MCA/EXPERIENCE HENDRIX REISSUES 4 TITLES
Hendrix fans have a lot to be excited about these days. Experience Hendrix (the family-owned company run by Jimi's dad, Al, and half-sister Janie Hendrix-Wright) recently signed a deal with MCA to reissue Jimi's music on the new Experience Hendrix label. Collectors will be thrilled to hear that MCA has revived its audiophile 'Heavy Vinyl' series for the Hendrix titles. All four albums are available in limited edition, 180-gram virgin vinyl pressings. While this is the fourth time Hendrix's music has been reissued on CD (twice on Reprise, and now twice on MCA), this time it's being done right.
Surprising as it may seem, this is the first time that they used the actual master tapes in the production process. All the previous CDs, and all but the original vinyl pressings in the 60's, were mastered from EQ'd production copies. Jimi's original engineer and co-producer, Eddie Kramer, worked with George Marino (noted engineer at Sterling Sound) and EH/MCA to ensure that the quality and integrity of the music remain intact. "We went back to the original masters and started from scratch, and the difference is quite stunning," said Kramer. "It sounds like a cloth has been lifted from the speakers." Kramer's not exaggerating--these CDs/albums sound better than ever.
EH sent noted Hendrix historian, John McDermott, to find the flat un-EQ'd master tapes. After an extensive 14-month search, McDermott recovered over 200 tapes--including live material, original album masters, acoustic home demos, alternate multi-track versions of Hendrix classics, and a few songs never before heard. Some of the tapes include sessions with members of both the Experience and the Band of Gypsies. "People have been coming forward with tapes that Jimi gave them," said Janie Hendrix-Wright. "They've said, 'Here, Jimi gave me this to hold. Now that the family is in control, I want you to have it.'" Alan Douglas was responsible for Jimi's music before EH, and some fans were less than happy with the things he released.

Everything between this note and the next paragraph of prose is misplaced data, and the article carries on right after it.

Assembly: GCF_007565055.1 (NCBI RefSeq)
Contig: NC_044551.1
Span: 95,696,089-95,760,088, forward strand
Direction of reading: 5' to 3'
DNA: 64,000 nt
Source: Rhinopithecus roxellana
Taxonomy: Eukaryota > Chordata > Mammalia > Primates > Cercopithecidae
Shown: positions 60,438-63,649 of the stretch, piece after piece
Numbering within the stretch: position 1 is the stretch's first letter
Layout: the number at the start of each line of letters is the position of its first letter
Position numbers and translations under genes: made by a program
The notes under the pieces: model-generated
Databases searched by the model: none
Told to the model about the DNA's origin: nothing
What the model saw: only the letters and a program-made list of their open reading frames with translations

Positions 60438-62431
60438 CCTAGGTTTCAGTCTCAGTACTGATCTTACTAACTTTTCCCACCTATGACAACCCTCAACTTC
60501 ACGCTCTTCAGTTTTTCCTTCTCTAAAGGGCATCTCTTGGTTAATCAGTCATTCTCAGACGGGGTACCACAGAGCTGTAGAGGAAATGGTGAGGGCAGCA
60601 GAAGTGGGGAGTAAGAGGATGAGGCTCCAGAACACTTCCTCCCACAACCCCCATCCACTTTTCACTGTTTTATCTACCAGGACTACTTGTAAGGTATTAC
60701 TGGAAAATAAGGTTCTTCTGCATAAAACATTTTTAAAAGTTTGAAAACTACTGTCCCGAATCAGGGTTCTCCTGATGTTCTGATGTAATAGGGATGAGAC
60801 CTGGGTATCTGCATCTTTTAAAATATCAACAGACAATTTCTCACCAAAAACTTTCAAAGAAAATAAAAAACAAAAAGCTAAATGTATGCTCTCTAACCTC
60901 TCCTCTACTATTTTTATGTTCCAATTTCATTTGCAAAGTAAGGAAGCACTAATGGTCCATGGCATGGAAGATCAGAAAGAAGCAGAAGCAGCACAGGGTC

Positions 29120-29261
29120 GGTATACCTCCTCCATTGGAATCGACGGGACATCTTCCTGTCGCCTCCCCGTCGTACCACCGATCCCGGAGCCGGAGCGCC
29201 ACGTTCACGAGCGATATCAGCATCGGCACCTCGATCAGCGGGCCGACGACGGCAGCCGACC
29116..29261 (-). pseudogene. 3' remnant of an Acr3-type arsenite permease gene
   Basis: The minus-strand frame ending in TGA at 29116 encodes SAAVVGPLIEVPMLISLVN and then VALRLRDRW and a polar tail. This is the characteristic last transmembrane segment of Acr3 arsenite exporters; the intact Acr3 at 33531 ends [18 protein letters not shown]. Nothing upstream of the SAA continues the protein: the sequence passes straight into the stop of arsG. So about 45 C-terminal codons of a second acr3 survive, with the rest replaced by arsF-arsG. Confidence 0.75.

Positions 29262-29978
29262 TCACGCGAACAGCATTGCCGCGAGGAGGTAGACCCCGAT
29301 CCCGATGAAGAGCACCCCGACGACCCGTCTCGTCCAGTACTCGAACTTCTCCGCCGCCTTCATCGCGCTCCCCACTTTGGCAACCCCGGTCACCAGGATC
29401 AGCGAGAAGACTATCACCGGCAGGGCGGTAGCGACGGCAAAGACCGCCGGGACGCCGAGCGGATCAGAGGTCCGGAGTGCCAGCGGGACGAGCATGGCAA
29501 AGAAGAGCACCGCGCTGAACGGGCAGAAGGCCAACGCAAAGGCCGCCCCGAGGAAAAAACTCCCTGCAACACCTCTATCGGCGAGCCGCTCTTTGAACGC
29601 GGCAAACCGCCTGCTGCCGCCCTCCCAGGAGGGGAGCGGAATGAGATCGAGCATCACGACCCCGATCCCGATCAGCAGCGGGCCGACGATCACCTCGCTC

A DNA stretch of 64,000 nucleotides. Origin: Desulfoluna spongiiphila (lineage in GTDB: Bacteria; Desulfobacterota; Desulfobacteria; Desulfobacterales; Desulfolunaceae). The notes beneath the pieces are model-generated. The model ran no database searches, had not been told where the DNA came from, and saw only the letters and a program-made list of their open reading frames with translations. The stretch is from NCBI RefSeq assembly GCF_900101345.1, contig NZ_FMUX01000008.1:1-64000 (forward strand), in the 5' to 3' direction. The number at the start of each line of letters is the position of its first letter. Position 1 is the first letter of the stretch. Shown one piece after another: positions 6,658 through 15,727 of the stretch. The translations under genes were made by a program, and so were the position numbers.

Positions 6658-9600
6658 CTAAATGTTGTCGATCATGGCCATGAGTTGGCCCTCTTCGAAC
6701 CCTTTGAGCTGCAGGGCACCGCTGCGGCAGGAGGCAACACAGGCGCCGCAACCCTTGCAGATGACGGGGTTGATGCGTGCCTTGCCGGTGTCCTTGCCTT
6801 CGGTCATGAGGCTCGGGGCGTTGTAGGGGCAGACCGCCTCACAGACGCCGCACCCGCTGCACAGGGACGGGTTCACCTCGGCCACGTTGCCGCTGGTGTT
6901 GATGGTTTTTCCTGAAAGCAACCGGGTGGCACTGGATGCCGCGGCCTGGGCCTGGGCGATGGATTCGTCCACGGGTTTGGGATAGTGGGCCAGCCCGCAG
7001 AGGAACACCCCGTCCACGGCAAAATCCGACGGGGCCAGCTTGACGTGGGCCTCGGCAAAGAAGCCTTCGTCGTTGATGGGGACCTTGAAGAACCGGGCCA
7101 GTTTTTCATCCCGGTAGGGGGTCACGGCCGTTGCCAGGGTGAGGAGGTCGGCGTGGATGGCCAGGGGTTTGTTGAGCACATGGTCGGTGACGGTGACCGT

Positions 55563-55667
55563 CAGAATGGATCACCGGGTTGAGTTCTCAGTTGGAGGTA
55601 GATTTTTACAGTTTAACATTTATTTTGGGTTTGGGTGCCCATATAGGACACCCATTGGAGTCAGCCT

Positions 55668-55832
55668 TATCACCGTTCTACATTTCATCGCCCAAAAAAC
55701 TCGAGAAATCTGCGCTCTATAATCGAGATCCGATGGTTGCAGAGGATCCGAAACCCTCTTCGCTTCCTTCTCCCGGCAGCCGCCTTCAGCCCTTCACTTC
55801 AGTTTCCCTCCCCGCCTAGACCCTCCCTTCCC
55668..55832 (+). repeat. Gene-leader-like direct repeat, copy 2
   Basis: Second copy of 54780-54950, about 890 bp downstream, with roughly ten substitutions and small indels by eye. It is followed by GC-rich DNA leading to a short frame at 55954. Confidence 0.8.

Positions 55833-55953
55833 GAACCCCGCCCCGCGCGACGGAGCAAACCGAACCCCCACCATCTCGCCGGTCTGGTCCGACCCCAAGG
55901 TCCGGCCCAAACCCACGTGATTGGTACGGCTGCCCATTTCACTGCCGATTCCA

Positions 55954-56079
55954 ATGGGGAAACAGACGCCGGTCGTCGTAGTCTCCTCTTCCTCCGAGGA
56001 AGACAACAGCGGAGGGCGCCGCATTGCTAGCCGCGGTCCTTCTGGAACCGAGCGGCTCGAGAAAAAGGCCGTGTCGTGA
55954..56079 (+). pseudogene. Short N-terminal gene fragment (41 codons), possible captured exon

Let's get into the individual albums now, and do some comparisons.
The year was 1967. The Jimi Hendrix Experience released their debut album, Are You Experienced?, on May 12, two weeks ahead of schedule. Hendrix once described the album this way, "It has a little rock 'n' roll, and then it has a blues and it has a few freak-out tunes. It's a collection of free feeling and imagination. Imagination is very important." Lucky for us, Hendrix had a very fertile imagination. Starting with the first notes of "Purple Haze," rock and roll, as we knew it, would never be the same.
The flat masters for Are You Experienced ended up in the hands of a collector, who later sold them to McDermott. It's great to hear all the nuances that were previously buried. You can hear Jimi turn the lyric sheet during "May This Be Love." The guitar on "Manic Depression" is back where it belongs in the mix on the EH CD. The previous MCA issue has better bass response on the song, but the guitar track was pushed back. The muddiness on the previous MCA version of "51st Anniversary" (the only Hendrix song without a guitar solo) has been corrected. On the new CD, the song is noticeably brighter, especially in the quiet parts.